-> VALUES(7, DEFAULT, DEFAULT, DEFAULT);
Query OK, 1 row affected (0.04 sec)

No error during that INSERT. But what values were inserted?

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mysql> SELECT * FROM trial_2;
+------+-------+-------+-------+
| id_2 | col_2 | col_3 | col_4 |
+------+-------+-------+-------+
|    7 | NULL  |  NULL |  NULL |
+------+-------+-------+-------+
1 row in set (0.00 sec)

NULL.

For better understanding, I’ll consult passages from the documentation to know what happens behind the scenes, most of which is dependent on the current Server SQL mode[1].
Be sure and visit the referenced documentation for exact verbiage and wording, as below, I provide my own high-level overview.

  • If the column allows NULL values, an explicit DEFAULT NULL is defined.
  • If NULL is not allowed in the column then MySQL does not define a DEFAULT value for it. (See the referencing documentation for exceptions with PRIMARY KEY columns.)
  • A NOT NULL column accepting data with no explicit DEFAULT depends heavily on the active SQL Mode. For inserted data, the column is set to NULL causing these SQL mode actions (explanations/wording included below are directly from the documentation): 1)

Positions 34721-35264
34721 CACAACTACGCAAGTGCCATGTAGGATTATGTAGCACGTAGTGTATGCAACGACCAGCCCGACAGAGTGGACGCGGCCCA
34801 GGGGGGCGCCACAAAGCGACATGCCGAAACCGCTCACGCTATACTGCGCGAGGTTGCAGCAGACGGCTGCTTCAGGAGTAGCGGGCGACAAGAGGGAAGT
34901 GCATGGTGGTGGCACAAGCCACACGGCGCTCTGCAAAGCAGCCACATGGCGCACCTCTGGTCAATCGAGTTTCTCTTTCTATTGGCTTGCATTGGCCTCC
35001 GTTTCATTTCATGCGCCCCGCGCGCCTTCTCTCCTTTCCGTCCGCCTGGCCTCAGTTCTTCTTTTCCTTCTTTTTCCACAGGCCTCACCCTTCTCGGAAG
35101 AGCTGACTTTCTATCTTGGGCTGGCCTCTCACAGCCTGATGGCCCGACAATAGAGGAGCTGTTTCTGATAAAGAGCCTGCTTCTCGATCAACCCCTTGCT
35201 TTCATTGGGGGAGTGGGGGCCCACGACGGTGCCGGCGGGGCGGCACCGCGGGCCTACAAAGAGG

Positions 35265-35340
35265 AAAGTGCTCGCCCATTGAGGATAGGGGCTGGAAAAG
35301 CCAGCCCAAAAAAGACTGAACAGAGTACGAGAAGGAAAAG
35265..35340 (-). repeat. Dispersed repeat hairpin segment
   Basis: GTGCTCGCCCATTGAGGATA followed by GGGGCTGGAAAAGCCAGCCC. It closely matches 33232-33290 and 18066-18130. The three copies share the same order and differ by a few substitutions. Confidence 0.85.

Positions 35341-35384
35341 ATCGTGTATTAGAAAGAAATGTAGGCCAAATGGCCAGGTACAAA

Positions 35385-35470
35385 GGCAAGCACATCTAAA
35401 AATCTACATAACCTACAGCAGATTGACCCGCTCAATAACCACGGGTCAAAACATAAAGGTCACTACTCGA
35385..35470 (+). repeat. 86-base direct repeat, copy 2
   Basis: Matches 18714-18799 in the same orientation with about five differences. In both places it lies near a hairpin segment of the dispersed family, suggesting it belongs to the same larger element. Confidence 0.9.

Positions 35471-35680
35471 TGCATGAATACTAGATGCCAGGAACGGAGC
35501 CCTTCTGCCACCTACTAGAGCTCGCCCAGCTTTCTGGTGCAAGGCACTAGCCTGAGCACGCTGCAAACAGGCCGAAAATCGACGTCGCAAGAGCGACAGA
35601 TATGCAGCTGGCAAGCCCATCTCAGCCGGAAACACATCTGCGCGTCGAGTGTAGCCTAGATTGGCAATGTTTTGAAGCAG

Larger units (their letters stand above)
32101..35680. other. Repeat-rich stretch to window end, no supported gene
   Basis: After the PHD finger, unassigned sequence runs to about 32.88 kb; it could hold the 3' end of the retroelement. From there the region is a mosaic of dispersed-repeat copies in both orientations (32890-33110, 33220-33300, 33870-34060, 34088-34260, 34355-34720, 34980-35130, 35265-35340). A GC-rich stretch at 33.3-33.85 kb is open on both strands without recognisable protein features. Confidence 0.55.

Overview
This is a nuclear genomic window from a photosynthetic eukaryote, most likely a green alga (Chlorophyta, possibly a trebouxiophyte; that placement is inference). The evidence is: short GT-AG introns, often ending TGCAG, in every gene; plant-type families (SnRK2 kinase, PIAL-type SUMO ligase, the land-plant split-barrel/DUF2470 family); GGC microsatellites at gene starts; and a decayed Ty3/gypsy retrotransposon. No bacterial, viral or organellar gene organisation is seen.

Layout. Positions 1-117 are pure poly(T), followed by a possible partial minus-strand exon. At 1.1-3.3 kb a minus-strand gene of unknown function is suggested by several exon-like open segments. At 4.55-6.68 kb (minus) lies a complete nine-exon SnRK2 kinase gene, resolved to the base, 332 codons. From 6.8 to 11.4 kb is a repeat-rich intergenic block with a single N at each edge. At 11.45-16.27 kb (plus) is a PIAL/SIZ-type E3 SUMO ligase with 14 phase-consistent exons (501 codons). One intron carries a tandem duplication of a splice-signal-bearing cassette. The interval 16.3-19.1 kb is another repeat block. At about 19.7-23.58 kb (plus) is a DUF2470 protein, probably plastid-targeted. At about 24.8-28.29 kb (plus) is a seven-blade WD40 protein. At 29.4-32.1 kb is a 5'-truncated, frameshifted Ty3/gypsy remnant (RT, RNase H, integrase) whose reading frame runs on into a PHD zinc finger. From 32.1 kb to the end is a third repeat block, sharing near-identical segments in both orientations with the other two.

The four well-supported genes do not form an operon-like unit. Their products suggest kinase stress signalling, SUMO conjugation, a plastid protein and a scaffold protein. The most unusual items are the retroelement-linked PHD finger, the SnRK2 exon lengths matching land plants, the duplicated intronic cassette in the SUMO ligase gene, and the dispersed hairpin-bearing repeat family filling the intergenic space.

If strict SQL mode is enabled, an error occurs for transactional tables and the statement is rolled back. For nontransactional tables, an error occurs, but if this happens for the second or subsequent row of a multiple-row statement, the preceding rows will have been inserted.

    2)

    If strict mode is not enabled, MySQL sets the column to the implicit default value for the column data type.

DEFAULT Caveat

Take this CREATE TABLE statement, in which I define a column to have the CURRENT_DATE() function for the DEFAULT value:

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mysql> CREATE TABLE a_date(id INTEGER NOT NULL,
    -> prime_date DATE DEFAULT CURRENT_DATE());
ERROR 1064 (42000): You have an error in your SQL syntax; check the manual that corresponds to your MySQL server version for the right syntax to use near 'CURRENT_DATE())' at line 2

This passage from section 11.7 Data Type Default Values[2] in the documentation clearly explains it for us:

With one exception, the default value specified in a DEFAULT clause must be a literal constant; it cannot be a function or an expression. This means, for example, that you cannot set the default for a date column to be the value of a function such as NOW() or CURRENT_DATE.

Not to worry, for you can change the column data type slightly and accomplish more or less the same:

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mysql> CREATE TABLE a_date(id INTEGER NOT NULL,
    -> prime_date DATETIME DEFAULT CURRENT_TIMESTAMP());
Query OK, 0 rows affected (0.22 sec)

Let’s see how this works with an INSERT using the CURRENT_TIMESTAMP() for the DEFALUT value then query for the table data: